Why won’t AT&T refund Mom’s phone?

By | January 8th, 2016

Jamie LaMoreaux’s parents’ AT&T phone doesn’t work and they want to return it. Why won’t the company let them?

Question: My parents, who are 80 and 87, have an AT&T phone that won’t charge. They took it to an AT&T store where they were told they had to get a new one. So they did, paying a $20 “upgrade” fee. But they were not told about the extra $40 fee or the two-year contract extension.

When my mother called to find out about the fee she was told to go back to the store and they might consider refunding it. But they refused. We sent an email to the CEO, and his secretary called my mother back.

She was told they had received too many free upgrades and were ineligible for another one; plus, she would not receive a refund. There was no attempt to address the unrequested contract extension or the fact that my parents were unaware of any fees other than what they paid for in person. They just wanted the fee refunded and extension removed.

My parents have been good customers of AT&T for a very long time. Now they just want to leave and get a pay-as-you-go phone. Can you help them? — Jamie LaMoreaux, Orlando

Answer: Are you telling me that your parents just wanted to fix a phone, but that AT&T sold them a new unit, and failed to mention the contract terms and a fee? Come on.

I wasn’t there when this transaction happened, but I’ll bet the fee and the contract terms were disclosed in the fine print of the contract they signed. But who reads that? If you’re a retiree and you just want the darned phone to work, you’re not going to pull out the reading glasses and study the paperwork. Nor should you be expected to. One of the reasons you go in person to take care of these things is to be — well — taken care of.

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Everything should be clearly disclosed verbally and in writing.

I paid a personal visit to AT&T’s corporate headquarters in Dallas on your behalf and talked to a representative about your parents’ case. The company pulled up your parents’ records, which showed this isn’t the first complaint they’ve had about AT&T. In fact, the company has already waived more than $300 in fees over the course of its relationship with your parents. I’m not sure if that says more about your parents or more about AT&T.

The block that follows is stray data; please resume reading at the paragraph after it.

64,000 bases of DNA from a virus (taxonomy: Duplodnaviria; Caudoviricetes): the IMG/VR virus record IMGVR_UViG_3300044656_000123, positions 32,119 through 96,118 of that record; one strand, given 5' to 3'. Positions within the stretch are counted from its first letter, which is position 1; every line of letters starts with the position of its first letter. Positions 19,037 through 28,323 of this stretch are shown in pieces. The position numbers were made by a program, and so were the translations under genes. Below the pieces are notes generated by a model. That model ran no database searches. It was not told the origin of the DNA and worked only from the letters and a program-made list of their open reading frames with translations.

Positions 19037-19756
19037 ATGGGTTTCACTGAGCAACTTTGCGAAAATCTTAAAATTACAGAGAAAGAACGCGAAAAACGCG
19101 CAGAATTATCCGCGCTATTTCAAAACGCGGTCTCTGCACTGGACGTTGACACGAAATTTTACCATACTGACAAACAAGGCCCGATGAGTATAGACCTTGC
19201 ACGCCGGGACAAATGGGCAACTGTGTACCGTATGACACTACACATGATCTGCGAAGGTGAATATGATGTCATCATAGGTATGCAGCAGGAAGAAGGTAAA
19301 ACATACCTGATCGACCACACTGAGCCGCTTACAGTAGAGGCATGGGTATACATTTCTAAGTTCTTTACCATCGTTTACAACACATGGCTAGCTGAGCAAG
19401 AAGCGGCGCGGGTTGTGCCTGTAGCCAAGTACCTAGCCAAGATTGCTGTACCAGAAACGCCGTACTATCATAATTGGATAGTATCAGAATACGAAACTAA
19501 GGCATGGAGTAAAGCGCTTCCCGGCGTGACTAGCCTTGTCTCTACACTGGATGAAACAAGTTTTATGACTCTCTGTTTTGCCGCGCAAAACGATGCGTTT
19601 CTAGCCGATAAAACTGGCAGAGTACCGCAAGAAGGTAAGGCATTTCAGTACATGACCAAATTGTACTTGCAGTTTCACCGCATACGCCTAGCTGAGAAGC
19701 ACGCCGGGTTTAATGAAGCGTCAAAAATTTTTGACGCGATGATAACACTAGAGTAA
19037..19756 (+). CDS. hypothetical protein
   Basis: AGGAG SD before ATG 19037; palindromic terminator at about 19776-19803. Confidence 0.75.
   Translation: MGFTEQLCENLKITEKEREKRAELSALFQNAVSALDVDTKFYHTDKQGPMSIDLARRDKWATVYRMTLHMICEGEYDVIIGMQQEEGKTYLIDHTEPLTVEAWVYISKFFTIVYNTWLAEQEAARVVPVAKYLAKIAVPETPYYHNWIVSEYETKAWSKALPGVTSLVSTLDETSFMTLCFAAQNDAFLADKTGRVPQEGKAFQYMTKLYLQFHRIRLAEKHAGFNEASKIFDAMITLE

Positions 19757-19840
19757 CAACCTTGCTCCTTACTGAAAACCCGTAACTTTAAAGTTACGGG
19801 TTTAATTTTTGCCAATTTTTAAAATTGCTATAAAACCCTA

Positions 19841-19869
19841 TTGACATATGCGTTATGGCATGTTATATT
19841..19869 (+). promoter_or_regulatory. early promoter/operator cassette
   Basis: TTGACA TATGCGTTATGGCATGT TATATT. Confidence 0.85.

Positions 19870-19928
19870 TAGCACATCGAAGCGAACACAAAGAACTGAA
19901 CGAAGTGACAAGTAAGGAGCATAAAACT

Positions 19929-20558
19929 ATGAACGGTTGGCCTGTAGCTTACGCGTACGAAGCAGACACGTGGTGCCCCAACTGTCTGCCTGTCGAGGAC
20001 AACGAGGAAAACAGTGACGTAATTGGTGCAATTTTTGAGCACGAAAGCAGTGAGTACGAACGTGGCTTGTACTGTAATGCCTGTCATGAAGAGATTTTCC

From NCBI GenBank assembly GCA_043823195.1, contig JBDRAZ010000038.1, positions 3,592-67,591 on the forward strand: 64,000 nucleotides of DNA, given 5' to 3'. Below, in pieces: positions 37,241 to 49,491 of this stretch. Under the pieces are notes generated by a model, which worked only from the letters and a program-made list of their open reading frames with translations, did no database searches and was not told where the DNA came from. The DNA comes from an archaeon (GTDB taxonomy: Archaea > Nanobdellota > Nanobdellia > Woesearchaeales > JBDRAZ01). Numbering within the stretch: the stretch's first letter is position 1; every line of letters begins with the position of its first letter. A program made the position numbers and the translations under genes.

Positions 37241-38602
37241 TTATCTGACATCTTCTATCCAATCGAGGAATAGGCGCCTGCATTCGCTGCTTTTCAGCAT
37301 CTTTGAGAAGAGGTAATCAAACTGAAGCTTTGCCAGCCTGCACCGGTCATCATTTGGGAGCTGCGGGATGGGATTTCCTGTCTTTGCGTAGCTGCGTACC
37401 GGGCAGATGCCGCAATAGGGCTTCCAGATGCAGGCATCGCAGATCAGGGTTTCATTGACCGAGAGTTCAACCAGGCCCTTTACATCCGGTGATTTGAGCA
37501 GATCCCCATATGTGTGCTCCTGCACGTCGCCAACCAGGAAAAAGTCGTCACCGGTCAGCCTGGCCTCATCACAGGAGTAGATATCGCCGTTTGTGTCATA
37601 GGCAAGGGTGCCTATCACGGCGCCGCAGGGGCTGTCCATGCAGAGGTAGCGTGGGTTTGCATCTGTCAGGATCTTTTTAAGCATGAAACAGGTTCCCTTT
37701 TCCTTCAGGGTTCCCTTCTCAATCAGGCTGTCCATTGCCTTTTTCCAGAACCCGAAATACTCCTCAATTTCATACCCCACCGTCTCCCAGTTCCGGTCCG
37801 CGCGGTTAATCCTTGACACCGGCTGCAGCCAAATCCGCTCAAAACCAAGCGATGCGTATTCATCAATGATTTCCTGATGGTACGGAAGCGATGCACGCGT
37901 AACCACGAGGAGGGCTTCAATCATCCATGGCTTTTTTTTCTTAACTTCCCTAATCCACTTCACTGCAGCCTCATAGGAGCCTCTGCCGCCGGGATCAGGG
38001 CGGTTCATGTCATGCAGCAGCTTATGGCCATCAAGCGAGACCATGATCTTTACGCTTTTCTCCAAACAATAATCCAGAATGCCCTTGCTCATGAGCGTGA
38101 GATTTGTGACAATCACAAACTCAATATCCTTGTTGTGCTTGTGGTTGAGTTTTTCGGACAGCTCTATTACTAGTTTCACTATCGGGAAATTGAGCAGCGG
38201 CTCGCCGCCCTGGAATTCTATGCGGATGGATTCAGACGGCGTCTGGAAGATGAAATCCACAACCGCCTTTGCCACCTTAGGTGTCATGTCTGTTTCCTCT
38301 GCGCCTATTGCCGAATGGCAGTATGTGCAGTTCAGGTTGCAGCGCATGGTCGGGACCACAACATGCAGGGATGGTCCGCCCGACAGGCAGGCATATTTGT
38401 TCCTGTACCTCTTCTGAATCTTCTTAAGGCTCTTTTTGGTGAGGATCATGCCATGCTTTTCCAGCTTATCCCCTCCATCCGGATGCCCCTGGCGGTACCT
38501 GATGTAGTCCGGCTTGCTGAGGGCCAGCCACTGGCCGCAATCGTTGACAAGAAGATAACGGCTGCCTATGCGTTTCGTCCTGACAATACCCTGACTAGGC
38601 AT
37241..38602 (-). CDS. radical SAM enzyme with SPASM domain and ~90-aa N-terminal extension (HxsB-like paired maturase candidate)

Disclosure: I am an AT&T wireless customer. I pay my sky-high cell phone bill every month and am probably no happier than your parents about it. I have personally witnessed the upselling and nearly agreed to a new service plan when a representative failed to mention the two-year contract extension.

I told the AT&T representative I met with that there has to be a better way of delivering wireless service to customers than like this. By the way, if you’re ever unhappy with your AT&T service, you can try sending a brief, polite email to one of their executives. I list them on my site.

Meanwhile, your sister conducted her own investigation and found that a new battery, not a new phone, would have easily fixed your parents’ handset. How frustrating.

This is one of those situations where the company is both right and wrong. It correctly charged your parents for their service but it also failed to adequately disclose all the terms of the contract to two octogenarians.

As a gesture of goodwill, AT&T offered to refund the fee and cancel the contract. Or your parents could keep the phones and agree to the two-year contract. Your parents accepted the refund and cancellation.

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This story was first published Aug. 17, 2015.

  • Lee

    Whatever the reasons here, when I read about elderly people navigating the world these days of mobile phones, websites, company voice mail selections when you call, admonishments by some to only use their websites (which my elderly dad cannot do any of these things and hasn’t for many years), I really worry about what is going to be the largest elderly population in the history of the United States coming up – the baby boomers.